If you're only opting for a smartphone or tablet-based POS, connecting the hardware should be pretty straightforward. Most card readers are Bluetooth enabled so are able to be linked to your tablet without wires.
If your business is in need of a slightly more robust POS system, begin by connecting these devices to a power source and Wi-Fi. Then, follow the instructions listed on each device when connecting them to the central POS system.
3. Set Up Your Inventory
Once you've set up your hardware and created an account, it's time to enter your product details.
If your business offers a limited selection of products, you can enter these in manually. If you manage a larger or more complex inventory, however, you should be able to upload these items in bulk to save time.
Lots of solutions will also allow you to add products using a comma-separated value (CVS) file too. This can be a great time-saving measure because it lets businesses import a large number of products at once.
4. Enter User Accounts and Permissions
During your software setup, POS users should be created. These accounts ensure every employee can log in to the system and be given the correct permissions.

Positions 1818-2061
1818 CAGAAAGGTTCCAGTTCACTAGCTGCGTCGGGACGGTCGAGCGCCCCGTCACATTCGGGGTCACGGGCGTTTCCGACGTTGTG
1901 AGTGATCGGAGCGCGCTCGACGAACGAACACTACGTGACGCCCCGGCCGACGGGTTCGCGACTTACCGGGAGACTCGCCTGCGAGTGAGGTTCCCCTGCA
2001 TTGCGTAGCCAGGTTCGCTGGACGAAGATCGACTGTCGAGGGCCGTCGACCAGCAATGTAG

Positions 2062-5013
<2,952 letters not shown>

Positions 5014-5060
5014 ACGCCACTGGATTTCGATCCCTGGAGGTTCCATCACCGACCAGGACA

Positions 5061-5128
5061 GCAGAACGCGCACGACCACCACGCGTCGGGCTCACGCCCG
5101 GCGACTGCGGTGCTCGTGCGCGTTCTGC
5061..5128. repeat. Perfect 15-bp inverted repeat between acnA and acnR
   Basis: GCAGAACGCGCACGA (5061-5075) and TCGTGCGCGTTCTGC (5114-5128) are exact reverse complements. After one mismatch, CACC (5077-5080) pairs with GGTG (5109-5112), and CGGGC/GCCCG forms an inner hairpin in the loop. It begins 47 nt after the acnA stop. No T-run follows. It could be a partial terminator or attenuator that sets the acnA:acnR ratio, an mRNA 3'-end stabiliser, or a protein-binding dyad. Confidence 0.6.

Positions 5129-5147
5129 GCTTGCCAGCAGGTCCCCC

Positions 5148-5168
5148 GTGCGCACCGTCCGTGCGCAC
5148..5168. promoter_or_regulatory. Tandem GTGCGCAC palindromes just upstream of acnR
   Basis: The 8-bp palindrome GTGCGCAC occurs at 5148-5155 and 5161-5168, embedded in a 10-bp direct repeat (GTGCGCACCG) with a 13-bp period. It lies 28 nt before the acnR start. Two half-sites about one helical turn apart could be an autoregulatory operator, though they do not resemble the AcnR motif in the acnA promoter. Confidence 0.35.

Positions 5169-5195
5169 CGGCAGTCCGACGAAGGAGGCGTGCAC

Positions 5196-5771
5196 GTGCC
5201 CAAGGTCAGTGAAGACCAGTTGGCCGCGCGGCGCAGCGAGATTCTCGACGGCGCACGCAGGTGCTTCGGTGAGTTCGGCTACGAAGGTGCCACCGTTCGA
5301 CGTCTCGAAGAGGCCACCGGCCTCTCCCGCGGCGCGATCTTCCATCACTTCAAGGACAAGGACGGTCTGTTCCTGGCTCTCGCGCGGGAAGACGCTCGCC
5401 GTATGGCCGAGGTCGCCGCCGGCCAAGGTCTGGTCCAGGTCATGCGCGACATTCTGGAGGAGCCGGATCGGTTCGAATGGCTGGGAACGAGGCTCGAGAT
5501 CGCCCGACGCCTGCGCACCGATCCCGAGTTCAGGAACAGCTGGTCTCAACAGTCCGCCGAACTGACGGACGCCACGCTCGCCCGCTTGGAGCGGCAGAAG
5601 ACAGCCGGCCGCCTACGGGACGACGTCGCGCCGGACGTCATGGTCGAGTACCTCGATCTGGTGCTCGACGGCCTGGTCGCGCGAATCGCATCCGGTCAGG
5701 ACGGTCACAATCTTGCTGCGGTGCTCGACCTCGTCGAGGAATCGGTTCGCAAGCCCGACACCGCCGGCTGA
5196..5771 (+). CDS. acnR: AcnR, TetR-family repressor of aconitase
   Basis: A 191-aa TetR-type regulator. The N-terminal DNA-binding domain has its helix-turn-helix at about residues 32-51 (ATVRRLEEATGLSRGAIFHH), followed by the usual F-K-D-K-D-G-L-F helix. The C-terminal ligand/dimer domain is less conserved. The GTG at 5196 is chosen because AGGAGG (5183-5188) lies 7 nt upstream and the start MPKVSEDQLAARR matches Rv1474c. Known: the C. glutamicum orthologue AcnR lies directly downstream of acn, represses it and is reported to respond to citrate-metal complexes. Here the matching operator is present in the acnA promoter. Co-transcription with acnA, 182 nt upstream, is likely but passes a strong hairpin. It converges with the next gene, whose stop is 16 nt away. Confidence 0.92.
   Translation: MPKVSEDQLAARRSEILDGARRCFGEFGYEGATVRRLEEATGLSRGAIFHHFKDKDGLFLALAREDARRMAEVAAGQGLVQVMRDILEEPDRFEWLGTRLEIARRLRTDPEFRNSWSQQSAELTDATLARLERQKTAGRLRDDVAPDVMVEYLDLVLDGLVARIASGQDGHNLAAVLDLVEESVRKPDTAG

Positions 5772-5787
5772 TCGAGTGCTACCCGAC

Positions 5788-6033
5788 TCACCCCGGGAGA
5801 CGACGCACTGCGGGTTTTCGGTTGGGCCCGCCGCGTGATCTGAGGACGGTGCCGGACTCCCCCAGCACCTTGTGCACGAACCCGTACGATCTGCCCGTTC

When completing this step, you need to create a user account for each employee that will be using the POS. In doing so, you'll need to enter their first and last name, before assigning them to a user group based on their position or level of seniority. Depending on the provider you're with, you may also be asked to add a profile image to each user.
5. Set Up Payments Methods
Most payment processors will be able to integrate directly into your point of sale. To link them up, you usually need to go into your settings to select, edit and remove payment methods. If you're only looking to accept major credit cards, you should be fine. Most POS systems and card terminals accept these as default.
If you're interested in accepting cryptocurrency or web payments through platforms like Apple Pay, Google Pay, and Paypal, however, we recommend seeing which payment solutions are permitted on your system before you invest in the software.
6. Integrate Your POS With Other Software